Into the second week and people were still not looking past Serena Williams whose serve was only broken twice en route to the final. Even Sara Errani, French Open finalist who had quietly put together a run to the semi-final was powerless against Serena is this form. Meanwhile, both Sharapova and Azarenka were forced to overcome a few scares in the form of three-set epics. The most notable of these came in the quarter-finals where Azarenka battled past defending-champion Stosur in a final-set tie-break in what was arguably the women’s match of the tournament. Nevertheless, both women collided in the semi-final in what can certainly be described as a noisy affair. Neither women had lost a three-set match all year, yet in the battle of the decibels, something had to give. After a brutal encounter in searing heat and suffocating humidity, Azarenka was the one screaming with delight (as well as ‘grunting’ with effort) as she reached her first US Open final.

 

The showpiece was set- it would be official world number 1 Azarenka squaring off against (perhaps the real women’s number 1) Williams for the US Open title. Williams was keen to erase the memories of her meltdown in last year’s final against Stosur where she was also, the overwhelming favourite. She did just that in the first set as she steamrolled Azarenka with winner after winner. However, this was where both players began to stop reading the script. Williams seemed to suddenly go off the boil as her error count increased and Azarenka, cheered on by the crowd who unsurprisingly wanted their money’s worth, fought back to force a deciding set.

 

Unbelievably, it was the first time since 1995 that a US Open women’s final had gone three-sets and make no mistake, it was worth the wait. The final set was a thriller with momentum ebbing and flowing as the quality of tennis continued to increase along with the pressure. Azarenka actually served for the championship at 5-4. Yet the combination of a nervy game and the legendary resilience of Serena turned the tide once more as Willams found the form that had won her 14 majors over her career. Serena rattled off the last four games from 5-3 down as she blitzed Azarenka for her 15th major title and 4th US Open crown. Azarenka (who won the Australian Open at the start of the year) was clearly emotional while she delivered a classy speech. However, it was not only clear that she had won legions of new fans, but also that she would be fighting for much more major silverware in years to come. As for Serena- what next? Her amazing story continues to run and run.

 

Men’s Draw

 

On to the men’s draw and during the first week, although there were a record number of comebacks from two-sets to love down in the first round (nine to be exact), there were few shocks and surprises of note. Top two seeds Federer and Djokovic dismantled their early round opponents with ruthless efficiency whereas Murray, while ultimately winning, was typically giving his fans a fright as he was forced to dig deep out in the hot sun and battle fatigue in the tightest of encounters against big-serving Feliciano Lopez in the third round.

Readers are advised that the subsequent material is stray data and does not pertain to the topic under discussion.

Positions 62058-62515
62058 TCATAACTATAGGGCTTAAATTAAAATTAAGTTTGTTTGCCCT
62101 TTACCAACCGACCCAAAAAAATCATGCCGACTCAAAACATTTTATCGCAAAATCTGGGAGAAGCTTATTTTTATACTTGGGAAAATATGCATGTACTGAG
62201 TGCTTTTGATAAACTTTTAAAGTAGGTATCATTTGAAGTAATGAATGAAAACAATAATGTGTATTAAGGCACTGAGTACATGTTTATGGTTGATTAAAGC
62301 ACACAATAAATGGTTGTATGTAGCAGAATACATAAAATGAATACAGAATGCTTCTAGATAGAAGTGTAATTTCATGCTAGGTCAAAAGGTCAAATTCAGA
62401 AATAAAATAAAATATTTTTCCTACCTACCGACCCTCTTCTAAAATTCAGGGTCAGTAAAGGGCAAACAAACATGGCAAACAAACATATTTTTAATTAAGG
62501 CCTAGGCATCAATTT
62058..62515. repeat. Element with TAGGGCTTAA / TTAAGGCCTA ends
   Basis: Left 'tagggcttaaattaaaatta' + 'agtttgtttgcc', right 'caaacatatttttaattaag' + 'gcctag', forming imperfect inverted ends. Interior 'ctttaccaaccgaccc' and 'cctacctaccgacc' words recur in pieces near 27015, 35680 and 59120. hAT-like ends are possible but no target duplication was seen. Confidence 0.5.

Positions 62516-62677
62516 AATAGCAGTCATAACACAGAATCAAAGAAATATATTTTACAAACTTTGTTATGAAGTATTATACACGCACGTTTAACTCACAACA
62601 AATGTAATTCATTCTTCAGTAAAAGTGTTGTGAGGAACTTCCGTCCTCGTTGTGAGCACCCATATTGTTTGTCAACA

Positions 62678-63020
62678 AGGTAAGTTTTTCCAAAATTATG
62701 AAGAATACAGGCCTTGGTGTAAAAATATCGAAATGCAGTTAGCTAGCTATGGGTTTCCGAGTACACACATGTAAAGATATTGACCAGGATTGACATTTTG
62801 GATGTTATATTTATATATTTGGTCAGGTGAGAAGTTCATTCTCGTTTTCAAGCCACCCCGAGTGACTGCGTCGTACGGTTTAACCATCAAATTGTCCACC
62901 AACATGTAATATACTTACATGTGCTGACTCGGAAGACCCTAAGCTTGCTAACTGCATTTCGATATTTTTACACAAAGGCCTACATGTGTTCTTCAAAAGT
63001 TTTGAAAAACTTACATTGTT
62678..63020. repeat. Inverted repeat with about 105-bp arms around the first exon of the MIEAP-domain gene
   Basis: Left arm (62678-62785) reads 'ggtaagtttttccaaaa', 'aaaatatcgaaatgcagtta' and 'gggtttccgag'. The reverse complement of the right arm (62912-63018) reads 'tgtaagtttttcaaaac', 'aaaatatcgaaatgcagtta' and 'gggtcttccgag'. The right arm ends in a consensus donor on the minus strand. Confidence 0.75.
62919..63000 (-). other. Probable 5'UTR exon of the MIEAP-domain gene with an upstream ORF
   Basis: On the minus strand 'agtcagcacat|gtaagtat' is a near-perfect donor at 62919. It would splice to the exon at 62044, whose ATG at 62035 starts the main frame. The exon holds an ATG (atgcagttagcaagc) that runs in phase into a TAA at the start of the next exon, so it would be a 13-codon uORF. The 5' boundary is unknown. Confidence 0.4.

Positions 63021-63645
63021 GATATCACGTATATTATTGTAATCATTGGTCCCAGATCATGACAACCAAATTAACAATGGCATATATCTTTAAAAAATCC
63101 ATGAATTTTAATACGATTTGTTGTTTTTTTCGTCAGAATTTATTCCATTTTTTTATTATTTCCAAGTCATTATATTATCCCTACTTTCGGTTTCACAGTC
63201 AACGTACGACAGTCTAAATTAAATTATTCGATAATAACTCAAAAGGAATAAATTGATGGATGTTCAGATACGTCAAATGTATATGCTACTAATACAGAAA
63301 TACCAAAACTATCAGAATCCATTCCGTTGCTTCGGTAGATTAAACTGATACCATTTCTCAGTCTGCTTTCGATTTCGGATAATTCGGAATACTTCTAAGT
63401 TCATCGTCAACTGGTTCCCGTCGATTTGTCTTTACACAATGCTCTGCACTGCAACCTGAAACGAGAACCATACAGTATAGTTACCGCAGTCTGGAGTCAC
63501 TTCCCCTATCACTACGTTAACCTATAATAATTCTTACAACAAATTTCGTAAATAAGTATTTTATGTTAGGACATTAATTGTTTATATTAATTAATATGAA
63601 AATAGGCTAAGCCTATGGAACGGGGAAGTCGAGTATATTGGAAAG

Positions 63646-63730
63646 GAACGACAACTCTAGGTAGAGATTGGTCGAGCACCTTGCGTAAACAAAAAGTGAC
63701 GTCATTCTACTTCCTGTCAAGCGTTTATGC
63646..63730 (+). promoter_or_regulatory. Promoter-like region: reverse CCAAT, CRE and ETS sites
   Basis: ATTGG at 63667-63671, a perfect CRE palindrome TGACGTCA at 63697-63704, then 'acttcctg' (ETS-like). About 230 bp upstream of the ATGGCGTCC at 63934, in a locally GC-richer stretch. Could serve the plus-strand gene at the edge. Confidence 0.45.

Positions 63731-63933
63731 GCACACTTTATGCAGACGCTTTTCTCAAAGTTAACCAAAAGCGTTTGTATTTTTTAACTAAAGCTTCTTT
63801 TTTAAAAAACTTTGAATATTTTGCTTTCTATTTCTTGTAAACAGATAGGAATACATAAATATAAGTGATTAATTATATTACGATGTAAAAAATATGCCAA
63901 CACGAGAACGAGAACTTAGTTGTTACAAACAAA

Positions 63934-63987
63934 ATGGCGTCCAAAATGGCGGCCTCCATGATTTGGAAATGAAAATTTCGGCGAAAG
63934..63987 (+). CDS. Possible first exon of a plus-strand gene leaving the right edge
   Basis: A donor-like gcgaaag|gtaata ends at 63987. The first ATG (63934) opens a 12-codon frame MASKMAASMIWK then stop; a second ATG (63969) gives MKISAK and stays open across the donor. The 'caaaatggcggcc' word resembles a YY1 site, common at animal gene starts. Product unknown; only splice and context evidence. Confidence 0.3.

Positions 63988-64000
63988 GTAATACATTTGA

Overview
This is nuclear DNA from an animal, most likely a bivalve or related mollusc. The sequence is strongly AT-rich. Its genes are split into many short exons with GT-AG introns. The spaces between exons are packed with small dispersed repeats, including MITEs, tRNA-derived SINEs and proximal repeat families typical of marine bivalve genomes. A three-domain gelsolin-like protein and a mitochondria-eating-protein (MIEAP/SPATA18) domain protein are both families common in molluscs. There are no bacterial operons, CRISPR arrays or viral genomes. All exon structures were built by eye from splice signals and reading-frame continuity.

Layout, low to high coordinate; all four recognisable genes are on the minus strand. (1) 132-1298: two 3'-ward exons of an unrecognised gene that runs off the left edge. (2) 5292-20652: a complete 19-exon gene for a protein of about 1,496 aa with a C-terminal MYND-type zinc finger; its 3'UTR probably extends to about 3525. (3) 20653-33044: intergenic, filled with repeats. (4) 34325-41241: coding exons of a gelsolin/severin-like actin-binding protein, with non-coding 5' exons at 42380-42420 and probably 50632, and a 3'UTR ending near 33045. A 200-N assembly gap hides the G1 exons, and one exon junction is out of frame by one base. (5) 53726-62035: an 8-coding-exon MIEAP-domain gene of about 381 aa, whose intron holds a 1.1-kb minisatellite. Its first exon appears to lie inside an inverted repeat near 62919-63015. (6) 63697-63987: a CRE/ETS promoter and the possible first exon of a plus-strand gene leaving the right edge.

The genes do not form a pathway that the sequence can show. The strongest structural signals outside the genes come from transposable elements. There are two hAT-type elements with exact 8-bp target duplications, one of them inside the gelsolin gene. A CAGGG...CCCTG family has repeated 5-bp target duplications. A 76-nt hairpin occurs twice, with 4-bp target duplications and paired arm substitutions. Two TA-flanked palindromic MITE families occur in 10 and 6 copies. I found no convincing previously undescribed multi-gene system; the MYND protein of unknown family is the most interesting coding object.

The earliest seeded casualty of the men’s draw came in the form of world number 6 Jo-Wilfred Tsonga. Despite reaching the semi-final of Wimbledon, he looked totally out of sorts on the cement of Flushing Meadows and was ousted in the second round by little-known world number 52 Slovak Martin Klizan who certainly has a big game and will be one to watch at future events. However, the real shock of the tournament came off-court when former US Open champion Andy Roddick called a surprise press conference and announced after his first-round victory that this would be his last tournament. Like Kim Clijsters, A-Rod had decided to call it a career at the venue that had brought him the most success. That admission seemed to ironically, breathe new life into Roddick as he produced some of his best tennis in recent years to storm to the fourth round where he ran into another former US Open champion- Juan Martín Del Potro. Roddick’s departure would no doubt reveal the glaring lack of depth in US tennis as he was the last American left standing in the draw after American number 1 John Isner disappointingly went out in the third round. Despite a spirited effort spurred on by (at times) raucous crowd support, A-Rod finally succumbed in four-sets to the younger and fitter man. While clearly emotional, Roddick gave a touching and heart-felt on-court interview that made it clear that there would be no regrets as he embarked on a new and exciting chapter in his life.